· ING Group’s loan exposures in Spain, Italy & Greece are potentially a problem, however, they appear manageable and ING has been reducing its exposure over the last few quarters.


· ING Group is unable to divest its insurance businesses at attractive valuations. So far, ING Group has been achieving good prices for its divestments.




Conclusion


I would recommend ING Group at its current price as a buy based on its cheap valuation, solid capital position and the strength of its franchise. ING Group will be a survivor in Europe among its financial peers.


Note: I own shares of ING Group. The author’s views expressed in this article are for journalistic purposes only and should be construed as investment advice or relied upon as investment advice.


Rating: 3.9/5 (21 votes)

Comments

Cornelius Chan
Cornelius Chan - 2 years ago
"ING Bank NV is systemically important bank to a strong sovereign"

How does the other Netherlands TBTF, AEGON, fit into your worst-case-scenario case?
trotta
Trotta - 2 years ago
I would not say the Dutch economy is that strong, since their ratio of private debt to GDP is among the highest in Europe, most of the debt in mortgages, most of them for strongly overvalued houses (median house price to median household income ratio is above 8, against a stable long-term natural ratio of 3), and to add the icing to the cake, these mortgages are extremely often interest-only. There is no reasonable scenario where this debt is duly serviced.

When this shoe drops, which admittedly I am not forecasting will happen tomorrow, I wonder how many people will find it obvious, in retrospect. I wonder what batbeer thinks of this situation though.
ajaydesai
Ajaydesai - 2 years ago
TEF is a good value every week from last couple months. Its down 25% from your value analysis. I would wait till it gets to $8 or so.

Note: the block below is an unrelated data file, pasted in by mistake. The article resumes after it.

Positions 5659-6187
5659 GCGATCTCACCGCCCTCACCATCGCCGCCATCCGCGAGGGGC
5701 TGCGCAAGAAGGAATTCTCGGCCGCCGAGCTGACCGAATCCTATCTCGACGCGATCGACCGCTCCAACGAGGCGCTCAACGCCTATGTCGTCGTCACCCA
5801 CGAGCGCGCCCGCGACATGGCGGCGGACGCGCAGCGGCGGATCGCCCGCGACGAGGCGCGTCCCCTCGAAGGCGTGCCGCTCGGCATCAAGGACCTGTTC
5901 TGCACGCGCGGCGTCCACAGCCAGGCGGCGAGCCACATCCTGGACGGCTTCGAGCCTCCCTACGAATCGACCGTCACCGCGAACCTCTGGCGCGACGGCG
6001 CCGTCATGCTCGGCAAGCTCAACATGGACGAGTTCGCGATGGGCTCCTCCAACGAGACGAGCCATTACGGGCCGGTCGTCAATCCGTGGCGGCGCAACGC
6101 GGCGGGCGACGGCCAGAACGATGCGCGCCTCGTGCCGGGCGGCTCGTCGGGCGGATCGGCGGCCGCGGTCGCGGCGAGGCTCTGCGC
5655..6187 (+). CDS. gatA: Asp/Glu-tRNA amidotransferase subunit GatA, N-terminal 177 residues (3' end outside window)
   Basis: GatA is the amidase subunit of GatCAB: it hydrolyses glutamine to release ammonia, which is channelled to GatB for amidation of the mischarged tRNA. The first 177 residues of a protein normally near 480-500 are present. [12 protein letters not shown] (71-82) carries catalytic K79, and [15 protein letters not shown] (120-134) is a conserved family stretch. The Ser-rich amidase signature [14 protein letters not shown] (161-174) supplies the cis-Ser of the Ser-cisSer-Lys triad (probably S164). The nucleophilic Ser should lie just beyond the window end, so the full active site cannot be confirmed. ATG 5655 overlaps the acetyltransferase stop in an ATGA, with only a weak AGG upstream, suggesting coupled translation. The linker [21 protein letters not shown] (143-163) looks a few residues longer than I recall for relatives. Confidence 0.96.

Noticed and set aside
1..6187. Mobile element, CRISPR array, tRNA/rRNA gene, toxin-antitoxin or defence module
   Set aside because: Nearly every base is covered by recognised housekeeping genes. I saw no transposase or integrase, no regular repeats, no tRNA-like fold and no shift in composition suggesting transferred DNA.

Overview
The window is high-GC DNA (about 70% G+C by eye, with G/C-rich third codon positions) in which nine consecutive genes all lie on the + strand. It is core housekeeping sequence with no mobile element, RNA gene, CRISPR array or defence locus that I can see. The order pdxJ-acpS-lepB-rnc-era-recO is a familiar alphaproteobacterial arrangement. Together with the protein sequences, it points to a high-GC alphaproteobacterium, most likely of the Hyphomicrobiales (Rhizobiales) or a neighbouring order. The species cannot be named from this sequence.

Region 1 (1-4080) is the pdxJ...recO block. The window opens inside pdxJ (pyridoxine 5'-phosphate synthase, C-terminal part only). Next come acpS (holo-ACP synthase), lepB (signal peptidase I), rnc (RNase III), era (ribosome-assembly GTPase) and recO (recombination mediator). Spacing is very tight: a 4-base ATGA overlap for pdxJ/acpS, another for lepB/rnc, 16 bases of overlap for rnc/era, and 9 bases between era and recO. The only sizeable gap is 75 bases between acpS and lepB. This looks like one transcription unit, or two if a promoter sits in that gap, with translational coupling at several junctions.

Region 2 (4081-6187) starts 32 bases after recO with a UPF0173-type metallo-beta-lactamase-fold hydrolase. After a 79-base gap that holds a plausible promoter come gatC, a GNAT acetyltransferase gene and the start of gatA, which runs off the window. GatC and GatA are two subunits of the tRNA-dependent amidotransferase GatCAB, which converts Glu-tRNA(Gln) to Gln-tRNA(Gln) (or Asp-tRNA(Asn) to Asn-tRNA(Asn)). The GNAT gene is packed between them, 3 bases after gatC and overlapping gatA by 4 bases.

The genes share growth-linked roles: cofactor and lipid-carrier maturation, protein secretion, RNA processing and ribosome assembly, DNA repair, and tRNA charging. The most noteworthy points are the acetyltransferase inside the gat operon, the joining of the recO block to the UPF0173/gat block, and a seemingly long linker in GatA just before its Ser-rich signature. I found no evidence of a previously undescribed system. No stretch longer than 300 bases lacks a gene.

If very tempted to buy in Euro telecom look for FTE. Stronger country and company than TEF.
tarn
Tarn - 2 years ago
CWR , I haven't analysed AEGON from a financials viewpoint. They arguably are of systemic importance to Netherlands as they were provided with a 3 bil euro loan by the Dutch govt in Oct 2008 to assist their capital position & which Aegon subsequently repaid. So you could say there is a precedent there.
tarn
Tarn - 2 years ago


Trotta, I think looking at the level of mortgage debt to disposable income in the Netherlands you need to factor that it is tax efficient for a mortgagee to put all their savings into a special savings account & earn interest which is tax exempt & maximise your interest tax deduction on your mortgage repayment by not repaying your mortgage other than making the minimum repayment - you could then eventually use your savings account to repay the principal on the mortgage. The mortgage debt to GDP in the Netherlands is high but so to are the private savings levels at around 340 bil. There are other factors to consider too - the Dutch government guarantees mortgages issued by the banks up to a certain limit, there are strict underwriting codes that all lenders must abide by with emphasis on the borrowers capacity to repay rather than emphasising the LTV ratio, unemployed workers receive 3-36 months of unemployment benefits to help them continue to make repayments, unemployment rate in the Netherlands is substantially below the EU average, the Netherlands runs a current account surplus, most of the mortgages written are fixed interest rates and the level of consumer credit debt in the Netherlands is low.

tarn
Tarn - 2 years ago


Trotta I just wanted to add that I am not talking up the Dutch economy or housing market which remains weak and all the evidence is that housing prices will continue to fall. I was more focusing on the issue of ING's mortgage and real estate book and the mitigating factors to those risks of higher NPLs as we go forward.